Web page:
As for Muhammad’s “illiteracy”:  He is described in Arabic sources as ummi, which is generally taken to mean that he was illiterate.  And it is true that, in Modern Standard Arabic, ummi does mean “illiterate” and ummiyya means “illiteracy.”  Moreover, his purported illiteracy has become a major feature of modern Islamic apologetics.  Much in the manner of Latter-day Saints discussing Joseph Smith and the Book of Mormon, Muslims will ask “Could such a man have written the Qur’an?”  I am not sure, however, that descriptions of Muhammad as ummi were originally intended to claim that he was fully illiterate.  Ummi is an adjective derived from the Arabic noun umma, which means something like “people” or “community.”  In its original sense, I think, ummi meant “of the people,” or, in once sense, “popular.”  (The important Hebrew-language writer Asher Zvi Hirsch Ginsberg [1856-1927] used the pen name Ahad Ha’am [אחד העם, lit. ‘one of the people’, from Genesis 26:10].). Compare the English adjective lay, which comes from Late Latin laicus, which comes from Greek laikos “of the people,” which in its turn is derived from laos “(the common) folk,” “the people,” “the crowd.”  Which would suggest that Muhammad wasn’t illiterate but that he was a “common man,” unlearned.  (I will eventually write some more about the evidence that Muhammad actually could read and write, at least on the practical level required of a seventh-century Arabian merchant.)  But then, I think an unlearned Muhammad still leaves the Qur’an difficult to explain.  The alleged miracle survives.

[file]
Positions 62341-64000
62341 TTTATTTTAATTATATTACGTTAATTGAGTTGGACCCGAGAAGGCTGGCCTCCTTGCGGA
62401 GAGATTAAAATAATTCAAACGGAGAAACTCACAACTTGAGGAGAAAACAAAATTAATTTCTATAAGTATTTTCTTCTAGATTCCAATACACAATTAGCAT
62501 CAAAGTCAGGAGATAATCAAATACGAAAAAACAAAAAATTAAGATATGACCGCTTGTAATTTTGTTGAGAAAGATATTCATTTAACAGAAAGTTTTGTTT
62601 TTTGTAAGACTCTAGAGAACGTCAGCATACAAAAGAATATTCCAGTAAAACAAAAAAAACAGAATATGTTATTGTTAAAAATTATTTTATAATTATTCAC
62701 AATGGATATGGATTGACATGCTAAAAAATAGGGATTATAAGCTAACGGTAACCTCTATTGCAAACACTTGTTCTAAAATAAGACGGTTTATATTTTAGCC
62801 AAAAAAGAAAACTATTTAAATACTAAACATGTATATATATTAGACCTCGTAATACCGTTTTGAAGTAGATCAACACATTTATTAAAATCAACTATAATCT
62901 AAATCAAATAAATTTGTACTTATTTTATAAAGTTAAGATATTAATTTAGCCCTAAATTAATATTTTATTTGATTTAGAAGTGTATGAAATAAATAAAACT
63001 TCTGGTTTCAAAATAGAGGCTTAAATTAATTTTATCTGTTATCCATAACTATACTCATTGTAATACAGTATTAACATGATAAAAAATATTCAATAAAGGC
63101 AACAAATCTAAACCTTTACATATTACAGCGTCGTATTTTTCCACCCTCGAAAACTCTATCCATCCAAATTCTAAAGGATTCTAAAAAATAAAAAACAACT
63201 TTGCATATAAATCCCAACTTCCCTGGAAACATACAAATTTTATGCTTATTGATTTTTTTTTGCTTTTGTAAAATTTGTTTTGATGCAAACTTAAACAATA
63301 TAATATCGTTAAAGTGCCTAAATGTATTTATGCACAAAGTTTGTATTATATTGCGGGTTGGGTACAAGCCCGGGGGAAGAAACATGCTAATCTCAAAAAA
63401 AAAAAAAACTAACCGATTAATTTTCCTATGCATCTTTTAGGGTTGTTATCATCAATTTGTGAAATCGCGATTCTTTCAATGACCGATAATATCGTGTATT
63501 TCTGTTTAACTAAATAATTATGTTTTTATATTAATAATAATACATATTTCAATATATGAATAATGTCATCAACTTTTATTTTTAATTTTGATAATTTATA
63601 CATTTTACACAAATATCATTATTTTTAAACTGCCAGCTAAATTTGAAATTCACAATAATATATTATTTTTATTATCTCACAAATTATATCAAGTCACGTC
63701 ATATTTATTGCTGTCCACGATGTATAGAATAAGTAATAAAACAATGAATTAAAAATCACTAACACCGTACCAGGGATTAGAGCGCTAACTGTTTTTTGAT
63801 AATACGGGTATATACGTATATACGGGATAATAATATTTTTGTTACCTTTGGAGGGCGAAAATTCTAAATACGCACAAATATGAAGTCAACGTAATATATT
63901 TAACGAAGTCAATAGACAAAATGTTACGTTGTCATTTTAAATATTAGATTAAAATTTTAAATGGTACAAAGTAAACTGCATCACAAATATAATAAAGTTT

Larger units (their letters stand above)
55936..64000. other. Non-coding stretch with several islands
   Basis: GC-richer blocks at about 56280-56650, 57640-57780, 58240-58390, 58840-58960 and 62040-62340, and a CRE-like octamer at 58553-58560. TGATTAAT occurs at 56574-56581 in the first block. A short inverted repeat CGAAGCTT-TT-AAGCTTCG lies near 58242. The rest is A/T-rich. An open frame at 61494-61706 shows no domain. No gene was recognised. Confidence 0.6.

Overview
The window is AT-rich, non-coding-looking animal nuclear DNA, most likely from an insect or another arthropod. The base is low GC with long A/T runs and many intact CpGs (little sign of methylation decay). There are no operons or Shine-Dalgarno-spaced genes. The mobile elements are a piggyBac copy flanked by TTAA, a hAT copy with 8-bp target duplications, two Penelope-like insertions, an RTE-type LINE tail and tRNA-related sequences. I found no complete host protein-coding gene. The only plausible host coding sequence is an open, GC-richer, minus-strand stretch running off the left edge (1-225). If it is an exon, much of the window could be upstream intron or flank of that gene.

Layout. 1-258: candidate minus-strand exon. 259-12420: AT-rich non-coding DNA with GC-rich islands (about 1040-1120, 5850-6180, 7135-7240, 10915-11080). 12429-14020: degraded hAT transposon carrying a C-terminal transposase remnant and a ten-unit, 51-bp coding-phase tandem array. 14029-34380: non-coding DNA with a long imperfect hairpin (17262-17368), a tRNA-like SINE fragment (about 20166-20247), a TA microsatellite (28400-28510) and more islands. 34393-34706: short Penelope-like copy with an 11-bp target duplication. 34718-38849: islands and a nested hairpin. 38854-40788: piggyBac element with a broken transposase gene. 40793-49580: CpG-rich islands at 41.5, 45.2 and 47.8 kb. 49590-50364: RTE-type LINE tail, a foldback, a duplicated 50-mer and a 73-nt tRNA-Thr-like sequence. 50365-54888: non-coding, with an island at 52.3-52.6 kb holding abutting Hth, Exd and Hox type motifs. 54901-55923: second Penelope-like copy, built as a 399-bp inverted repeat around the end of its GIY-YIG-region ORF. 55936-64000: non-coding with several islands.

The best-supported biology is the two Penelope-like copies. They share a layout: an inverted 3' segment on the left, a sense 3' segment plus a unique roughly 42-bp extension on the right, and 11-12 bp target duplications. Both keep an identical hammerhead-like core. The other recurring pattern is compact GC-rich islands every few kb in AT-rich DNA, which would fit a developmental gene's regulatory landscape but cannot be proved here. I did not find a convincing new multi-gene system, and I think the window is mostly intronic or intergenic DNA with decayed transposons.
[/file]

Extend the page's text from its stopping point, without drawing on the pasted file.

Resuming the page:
And finally, yes, I do believe that the choices for explaining Muhammad away — if that’s the path that one chooses to take; it is one that I’m not personally inclined to take — are less binary than those for Joseph Smith.  Muhammad never had partners in any of his visions and revelations; Joseph commonly did.  And Muhammad’s experiences didn’t involve tangible, material objects like the plates of the Book of Mormon.  But the evidence for the objective reality of a set of gold plates in the story of the Book of Mormon is, in my judgment, strong and indeed virtually unassailable.  And that puts Joseph in a different category, in an important respect, than Muhammad (and many others).  Muhammad’s revelatory experiences can be dismissed as merely personal and subjective.  ((I’m not saying that they should be.)  Frequently, Joseph’s cannot.